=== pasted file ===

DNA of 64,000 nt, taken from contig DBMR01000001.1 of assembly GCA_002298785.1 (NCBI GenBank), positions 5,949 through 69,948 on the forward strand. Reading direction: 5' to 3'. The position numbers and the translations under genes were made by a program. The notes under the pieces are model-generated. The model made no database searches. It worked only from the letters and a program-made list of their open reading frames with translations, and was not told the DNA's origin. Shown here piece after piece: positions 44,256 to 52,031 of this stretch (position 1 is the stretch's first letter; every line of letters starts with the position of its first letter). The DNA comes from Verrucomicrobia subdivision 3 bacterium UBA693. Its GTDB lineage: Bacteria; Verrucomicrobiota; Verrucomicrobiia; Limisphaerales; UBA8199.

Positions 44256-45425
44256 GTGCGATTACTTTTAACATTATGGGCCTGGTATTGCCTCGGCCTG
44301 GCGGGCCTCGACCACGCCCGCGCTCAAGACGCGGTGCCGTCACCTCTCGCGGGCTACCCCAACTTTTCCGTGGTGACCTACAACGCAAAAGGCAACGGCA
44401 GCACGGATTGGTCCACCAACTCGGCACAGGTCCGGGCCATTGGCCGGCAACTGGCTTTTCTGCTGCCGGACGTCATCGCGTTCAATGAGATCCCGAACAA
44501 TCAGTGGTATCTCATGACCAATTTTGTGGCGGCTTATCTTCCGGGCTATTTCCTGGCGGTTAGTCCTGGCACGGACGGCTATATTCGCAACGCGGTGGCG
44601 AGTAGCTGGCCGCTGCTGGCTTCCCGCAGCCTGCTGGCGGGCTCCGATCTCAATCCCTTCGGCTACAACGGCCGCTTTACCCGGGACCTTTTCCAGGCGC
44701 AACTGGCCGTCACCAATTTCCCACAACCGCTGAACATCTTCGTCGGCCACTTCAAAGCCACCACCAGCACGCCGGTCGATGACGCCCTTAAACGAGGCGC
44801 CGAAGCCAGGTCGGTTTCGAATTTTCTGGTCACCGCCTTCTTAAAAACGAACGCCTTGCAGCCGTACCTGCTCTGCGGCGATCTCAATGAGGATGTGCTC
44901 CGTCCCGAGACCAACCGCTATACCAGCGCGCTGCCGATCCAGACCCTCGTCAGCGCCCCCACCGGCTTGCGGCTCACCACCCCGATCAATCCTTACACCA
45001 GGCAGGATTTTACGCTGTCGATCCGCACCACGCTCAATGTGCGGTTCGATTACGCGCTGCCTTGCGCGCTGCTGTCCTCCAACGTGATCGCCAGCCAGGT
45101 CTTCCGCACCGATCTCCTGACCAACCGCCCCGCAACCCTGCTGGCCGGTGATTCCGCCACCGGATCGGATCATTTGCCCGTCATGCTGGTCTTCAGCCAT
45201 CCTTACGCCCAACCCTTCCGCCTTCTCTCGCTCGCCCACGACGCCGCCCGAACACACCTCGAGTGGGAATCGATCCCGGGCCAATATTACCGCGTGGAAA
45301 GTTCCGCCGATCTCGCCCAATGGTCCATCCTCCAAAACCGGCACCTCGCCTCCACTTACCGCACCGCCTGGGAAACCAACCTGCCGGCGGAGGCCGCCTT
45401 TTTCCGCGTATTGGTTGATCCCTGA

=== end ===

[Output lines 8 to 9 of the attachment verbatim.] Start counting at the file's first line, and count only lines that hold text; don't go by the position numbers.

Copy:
44701 AACTGGCCGTCACCAATTTCCCACAACCGCTGAACATCTTCGTCGGCCACTTCAAAGCCACCACCAGCACGCCGGTCGATGACGCCCTTAAACGAGGCGC
44801 CGAAGCCAGGTCGGTTTCGAATTTTCTGGTCACCGCCTTCTTAAAAACGAACGCCTTGCAGCCGTACCTGCTCTGCGGCGATCTCAATGAGGATGTGCTC